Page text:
No, not for doomsday.  Although if the deadline is tight it can feel that way.    This post is all about getting your quilt ready to send to a show.   As show season approaches I hope that some of you at least are planning to enter your work in a local show like the Dutchess County Fair,  or the Dutchess Hereitage Quilt Show.    These are shows that are not juried,  the only reason they would turn you down is they ran out of room.    They are also local enough for you to be able to drop off and pick up your quilts in person saving the expense and worry of shipping,   and of course you then get the excitement of seeing your piece hanging in the exhibition.  IMG_1186

I do encourage every quilter to share their work in this way at least once.   Seeing it hanging is a formal situation changes your perspective and many people are pleasantly surprised at how their work compares.   The main reason I think showing is good is that it adds emotional value to our work.    Too many quilters are dismissive of what they make.   Quilts are beautiful works of art that display technical knowledge,  precise skills,  and creativity.     They deserve to be shown.

So you have decided to enter a show and gotten the entry form.    Now read it carefully.   It will have information about drop off and pick up,   hanging sleeve and label directions,   and a place for you to be able to say a few things about your project.   It will also have questions about size, materials, quilting, and age.    I bet you didn’t realize how much there is about your quilt that they need to know.   Some shows will also ask for  a photograph so they can have a visual for identification purposes.    Just take it one bit at a time.   If you have questions, ask them of the committee,  or bring it in to me and I can usually help decipher for you.

Then there is the quilt itself.   All of a sudden the project that you curled up under with popcorn and a movie on the couch needs to get gussied up.   First,  if it is washable, do it.  It helps the batting get fluffed and lets the quilting show.   If needed block it so it hangs straight.   Be sure that your binding is well attached and that the miters on the corners are as good as you can get them.   Sew the miters closed with a few stitches too,  it helps them stay nicer and these days judges look for that.   Be sure that there are no loose threads or pet hairs ( I have to be very careful of that— thank you Jake ),   and follow instructions for hanging sleeve and label exactly.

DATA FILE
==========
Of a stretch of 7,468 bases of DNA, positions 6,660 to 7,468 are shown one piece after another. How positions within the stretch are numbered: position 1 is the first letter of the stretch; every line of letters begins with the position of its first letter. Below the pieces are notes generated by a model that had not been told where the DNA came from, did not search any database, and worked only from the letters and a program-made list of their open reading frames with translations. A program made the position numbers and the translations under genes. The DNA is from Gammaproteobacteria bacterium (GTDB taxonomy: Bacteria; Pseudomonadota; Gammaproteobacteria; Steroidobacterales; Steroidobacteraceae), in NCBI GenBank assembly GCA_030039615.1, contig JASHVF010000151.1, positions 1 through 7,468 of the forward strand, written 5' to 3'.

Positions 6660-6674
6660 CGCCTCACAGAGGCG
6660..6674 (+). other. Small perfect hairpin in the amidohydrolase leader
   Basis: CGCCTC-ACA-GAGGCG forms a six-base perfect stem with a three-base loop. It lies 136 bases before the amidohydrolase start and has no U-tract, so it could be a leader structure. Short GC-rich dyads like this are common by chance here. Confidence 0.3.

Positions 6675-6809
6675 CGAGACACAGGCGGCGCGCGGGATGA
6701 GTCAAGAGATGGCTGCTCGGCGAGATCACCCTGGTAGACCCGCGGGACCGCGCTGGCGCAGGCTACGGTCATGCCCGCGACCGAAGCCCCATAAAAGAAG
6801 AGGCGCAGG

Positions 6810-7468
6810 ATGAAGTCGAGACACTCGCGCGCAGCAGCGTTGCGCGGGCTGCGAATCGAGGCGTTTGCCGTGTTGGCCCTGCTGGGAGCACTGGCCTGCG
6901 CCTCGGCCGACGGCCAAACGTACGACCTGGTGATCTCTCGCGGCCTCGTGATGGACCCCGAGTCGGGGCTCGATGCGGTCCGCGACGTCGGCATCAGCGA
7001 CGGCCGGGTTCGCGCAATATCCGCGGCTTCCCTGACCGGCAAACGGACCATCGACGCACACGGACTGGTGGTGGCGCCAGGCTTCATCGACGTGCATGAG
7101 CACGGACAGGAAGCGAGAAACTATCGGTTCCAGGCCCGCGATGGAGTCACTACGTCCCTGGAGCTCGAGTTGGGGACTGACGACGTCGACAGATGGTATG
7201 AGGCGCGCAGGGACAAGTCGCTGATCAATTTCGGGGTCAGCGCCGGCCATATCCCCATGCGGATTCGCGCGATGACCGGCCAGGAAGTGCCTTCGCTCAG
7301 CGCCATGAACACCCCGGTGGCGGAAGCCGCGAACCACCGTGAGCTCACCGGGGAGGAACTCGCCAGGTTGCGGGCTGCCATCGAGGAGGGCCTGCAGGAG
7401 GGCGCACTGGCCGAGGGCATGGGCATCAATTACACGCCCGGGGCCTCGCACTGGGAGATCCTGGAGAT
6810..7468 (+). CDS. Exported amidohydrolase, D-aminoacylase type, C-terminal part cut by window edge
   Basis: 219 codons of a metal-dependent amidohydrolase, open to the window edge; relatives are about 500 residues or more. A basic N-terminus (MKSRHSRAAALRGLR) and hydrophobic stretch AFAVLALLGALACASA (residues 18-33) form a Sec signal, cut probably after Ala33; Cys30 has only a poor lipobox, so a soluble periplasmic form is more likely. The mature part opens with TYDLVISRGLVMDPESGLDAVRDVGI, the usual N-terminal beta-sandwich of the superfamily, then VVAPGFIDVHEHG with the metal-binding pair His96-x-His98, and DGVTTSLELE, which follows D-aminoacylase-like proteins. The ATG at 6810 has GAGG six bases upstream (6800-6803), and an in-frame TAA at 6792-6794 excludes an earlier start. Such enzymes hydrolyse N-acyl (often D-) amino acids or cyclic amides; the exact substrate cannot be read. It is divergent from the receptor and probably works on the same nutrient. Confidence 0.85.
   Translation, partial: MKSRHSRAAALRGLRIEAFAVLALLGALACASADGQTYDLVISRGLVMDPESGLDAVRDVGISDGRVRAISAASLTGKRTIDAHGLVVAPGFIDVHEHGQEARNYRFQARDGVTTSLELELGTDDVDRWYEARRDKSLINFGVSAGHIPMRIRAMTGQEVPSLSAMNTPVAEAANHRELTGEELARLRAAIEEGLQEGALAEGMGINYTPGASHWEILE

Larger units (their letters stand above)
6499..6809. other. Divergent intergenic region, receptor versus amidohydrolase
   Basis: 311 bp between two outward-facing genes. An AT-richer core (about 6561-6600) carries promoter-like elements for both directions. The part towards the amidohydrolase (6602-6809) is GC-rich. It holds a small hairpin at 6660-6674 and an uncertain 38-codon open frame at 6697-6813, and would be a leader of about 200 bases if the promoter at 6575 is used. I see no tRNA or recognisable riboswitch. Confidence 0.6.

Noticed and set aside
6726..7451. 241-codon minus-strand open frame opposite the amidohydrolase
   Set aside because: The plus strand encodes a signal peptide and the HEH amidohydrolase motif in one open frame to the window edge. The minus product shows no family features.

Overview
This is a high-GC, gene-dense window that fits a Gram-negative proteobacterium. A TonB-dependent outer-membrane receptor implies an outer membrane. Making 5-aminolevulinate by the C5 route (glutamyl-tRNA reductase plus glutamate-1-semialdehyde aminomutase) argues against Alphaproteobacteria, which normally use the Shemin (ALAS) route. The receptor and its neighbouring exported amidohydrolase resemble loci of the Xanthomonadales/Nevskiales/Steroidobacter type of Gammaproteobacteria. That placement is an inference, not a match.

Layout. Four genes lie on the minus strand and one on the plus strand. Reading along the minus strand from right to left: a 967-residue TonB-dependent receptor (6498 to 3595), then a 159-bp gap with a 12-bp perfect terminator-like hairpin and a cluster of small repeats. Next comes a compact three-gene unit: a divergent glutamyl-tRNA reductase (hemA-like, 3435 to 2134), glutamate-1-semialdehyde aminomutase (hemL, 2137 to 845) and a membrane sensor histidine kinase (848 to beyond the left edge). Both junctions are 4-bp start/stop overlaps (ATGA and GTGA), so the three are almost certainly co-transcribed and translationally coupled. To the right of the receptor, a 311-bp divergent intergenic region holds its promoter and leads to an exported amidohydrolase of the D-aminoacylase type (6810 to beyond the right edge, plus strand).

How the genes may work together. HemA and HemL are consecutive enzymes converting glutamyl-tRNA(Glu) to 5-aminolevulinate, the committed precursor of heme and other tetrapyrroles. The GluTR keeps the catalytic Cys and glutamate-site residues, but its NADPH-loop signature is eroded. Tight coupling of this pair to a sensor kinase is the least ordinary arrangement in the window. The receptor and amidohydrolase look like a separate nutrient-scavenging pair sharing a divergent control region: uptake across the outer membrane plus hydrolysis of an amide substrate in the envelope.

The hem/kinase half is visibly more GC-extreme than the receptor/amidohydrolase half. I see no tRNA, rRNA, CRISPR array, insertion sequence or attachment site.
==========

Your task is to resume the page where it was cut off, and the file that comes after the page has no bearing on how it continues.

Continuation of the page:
When you get to the show and see your work hanging,  maybe even with a ribbon,  enjoy the moment.  It is a thrill.  If you feel social and there are people looking at it you can share that you are the quiltmaker.   Those conversations are some of the most enlightening and usually wonderful for the ego too.    Enjoy your moment,  take photos if the show allows.   Bask in the glow.   This is the part of showing work that is addictive.   Celebrate your achievements and share your excitement.  Share the excitement of others who are exhibiting work too,  Save any criticisms, even constructive ones for another day.     Savor it because the show comes down all too fast.      IMG_2358

If anyone needs help with the exhibiting process I am glad to offer assistance.   If you need help to finish something remember that we have work in progress Wednesday. 

Tuesday is a handstitchers Club day,  we are still working on the stamped cross stitch project.    I have a few more squares left so it is still not too late to get in on this project.   See the Club News page for supplies list if needed.

Don’t forget to register for our Five Fab Fats Tote Bag workshop,   $10.00 off registration fee if you get it booked by Labor Day.   The sample you see pictured here was made by a student using that fun Pre Pieced denim.   Great fabric choices don’t you think?


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